Nerve cells communicate using electrical and chemical signals. We use a combination of molecular, optical, and electrophysiological methods to study ion channels, the proteins that generate electrical signals, and synaptic transmission, the process that allows a neuron to communicate chemically with other cells. Many of our most recent studies utilize novel chemical reagents, designed to manipulate or monitor the function of ion channels and synapses.
Optical studies of synaptic transmission in the retina. Rod and cone photoreceptors of the retina transmit information to other neurons through specialized structures called ribbon synapses. Unlike most synapses, ribbon synapses continuously release neurotransmitter, with the sensory stimulus (light) causing a decrease in the rate of release. We are using lipophilic fluorescence dyes, along with 2-photon, confocal, and electron microscopy, to track the life cycle of synaptic vesicles in photoreceptor terminals. This process starts with endocytosis, includes interactions with the synaptic ribbon, and ends with exocytosis. We are also examining how physiological stimuli, including light and synaptic feedback from other retinal neurons, regulate exocytosis from rods and cones. The use of activity-dependent dyes to stain synaptic vesicles allows us to examine not only individual synapses, but also the behavior of 2-dimensional arrays of synapses while we project visual images on the retina.
Constructing "light-activated" ion channels. Neurons have ion channels which are regulated by voltage, chemical transmitters, and mechanical forces. We are trying to engineer the first ion channel that can be directly activated with light. An ion channel protein is coupled through an introduced cysteine to a specially designed light-sensitive molecule that contains a tetraethylammonium group (TEA), which blocks the pore of the channel. The extended form (trans) of the molecule is long enough to allow the TEA to reach the pore, but after photoisomerization the bent form (cis) is too short. Different wavelengths switch the molecule back and forth between cis and trans, so both channel opening and closing should be controllable with light. Expression of these channels in neurons will allow their electrical activity to be regulated with flashes of light. Light-activated channels may have applications in neural computing and eventually serve as an alternative to invasive methods of neural stimulation in the intact nervous system.
Modulation of rod cyclic-nucleotide-gated (CNG) channels by growth factors and tyrosine phosphorylation. Photoreceptor light sensitivity is altered during light and dark adaptation, processes intrinsic to rods and cones. We are investigating a unique example of modulation by an extrinsic signal, namely growth factors released onto rods by neighboring pigment epithelial cells. Growth factor signal transduction often involves protein kinases and phosphatases specific for tyrosine residues. We find that insulin-like growth factor (IGF-1) induces changes in tyrosine phosphorylation, increasing the sensitivity of rod CNG channels and thus altering the light response. Ongoing studies are aimed at elucidating the biochemical cascade linking the IGF-1 receptor and the CNG channel and understanding how tyrosine phosphorylation triggers conformational changes that alter channel activity. Additional studies on transgenic animals will determine the consequences of growth factor effects on vision.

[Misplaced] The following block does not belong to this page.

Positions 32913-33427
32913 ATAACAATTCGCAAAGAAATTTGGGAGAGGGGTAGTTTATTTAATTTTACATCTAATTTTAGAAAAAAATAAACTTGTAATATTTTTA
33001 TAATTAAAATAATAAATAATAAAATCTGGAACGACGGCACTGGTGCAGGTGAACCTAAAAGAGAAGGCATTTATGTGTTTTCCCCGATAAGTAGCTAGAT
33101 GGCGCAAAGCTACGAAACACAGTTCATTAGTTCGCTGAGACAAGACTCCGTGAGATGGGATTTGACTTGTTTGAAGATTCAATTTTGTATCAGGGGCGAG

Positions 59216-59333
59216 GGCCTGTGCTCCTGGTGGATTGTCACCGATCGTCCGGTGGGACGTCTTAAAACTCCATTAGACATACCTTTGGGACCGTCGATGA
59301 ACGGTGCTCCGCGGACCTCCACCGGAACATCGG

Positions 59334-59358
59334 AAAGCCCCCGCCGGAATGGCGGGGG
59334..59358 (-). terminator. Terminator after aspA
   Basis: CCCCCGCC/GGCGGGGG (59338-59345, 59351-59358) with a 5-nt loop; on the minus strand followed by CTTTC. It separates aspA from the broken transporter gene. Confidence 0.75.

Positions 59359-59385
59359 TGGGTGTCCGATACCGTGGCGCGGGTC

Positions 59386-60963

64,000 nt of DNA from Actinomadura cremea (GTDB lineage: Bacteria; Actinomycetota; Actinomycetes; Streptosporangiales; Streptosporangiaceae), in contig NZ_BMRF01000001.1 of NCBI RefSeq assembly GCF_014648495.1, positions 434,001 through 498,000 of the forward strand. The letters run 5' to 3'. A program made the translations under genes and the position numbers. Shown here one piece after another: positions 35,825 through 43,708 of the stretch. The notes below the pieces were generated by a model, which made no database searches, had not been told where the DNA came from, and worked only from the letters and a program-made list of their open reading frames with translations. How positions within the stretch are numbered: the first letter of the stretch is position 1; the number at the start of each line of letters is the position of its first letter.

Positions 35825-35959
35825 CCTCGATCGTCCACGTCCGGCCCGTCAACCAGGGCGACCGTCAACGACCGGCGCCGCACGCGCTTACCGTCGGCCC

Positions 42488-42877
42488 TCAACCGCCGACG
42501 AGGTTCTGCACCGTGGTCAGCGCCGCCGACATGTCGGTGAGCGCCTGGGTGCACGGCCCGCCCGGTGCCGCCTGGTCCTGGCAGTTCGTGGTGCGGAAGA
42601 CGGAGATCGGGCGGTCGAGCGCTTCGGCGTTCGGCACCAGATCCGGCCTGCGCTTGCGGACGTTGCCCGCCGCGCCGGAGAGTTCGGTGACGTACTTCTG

Patch cramming: monitoring intracellular cGMP in intact neurons. We have developed a simple method for monitoring cGMP in intact cells. We use a micropipette to obtain a membrane patch from a Xenopus oocyte expressing mutant CNG channels engineered to be sensitive and selective for cGMP. After calibrating its cGMP response, the pipette is "crammed" into a sufficiently large heterologous cell. Once inside, the activity of CNG channels in the patch reflects the cytoplasmic cGMP concentration. Suitable recipient cells include retinal horizontal cells, neuroblastoma cells, dorsal root ganglion cells, and cerebellar Purkinje cells. Using patch cramming we are obtaining the first glimpses of cGMP dynamics in response to neurotransmitters and other stimuli. In particular, we find that some transmitters trigger long-term suppression of cGMP, which is potentially important for synaptic plasticity.
In the News
The National Institutes of Health today announced its first research grants through President Barack Obama’s BRAIN Initiative, including three awards to the University of California, Berkeley, totaling nearly $7.2 million over three years.
Two state-of-the-art research areas – nanotech and optogenetics – were the dominant theme last Thursday, Sept. 18, as six researchers from UC Berkeley, UC San Francisco and Lawrence Berkeley National Laboratory sketched out their teams’ bold plans to jump-start new brain research.
Ehud Isacoff and his colleagues explore the brain at several levels critical to ultimately understand how memories form and what can threaten their demise. He is the Director of Berkeley’s Helen Wills Neuroscience Institute.
A team of University of California, Berkeley, scientists in collaboration with researchers at the University of Munich and University of Washington, in Seattle, has discovered a chemical that temporarily restores some vision to blind mice, and is working on an improved compound that may someday allow people with degenerative blindness to see again.
The human eye long ago solved a problem common to both digital and film cameras: how to get good contrast in an image while also capturing faint detail. New experiments by UC Berkeley neurobiologists show how the eye achieves this without sacrificing shadow detail.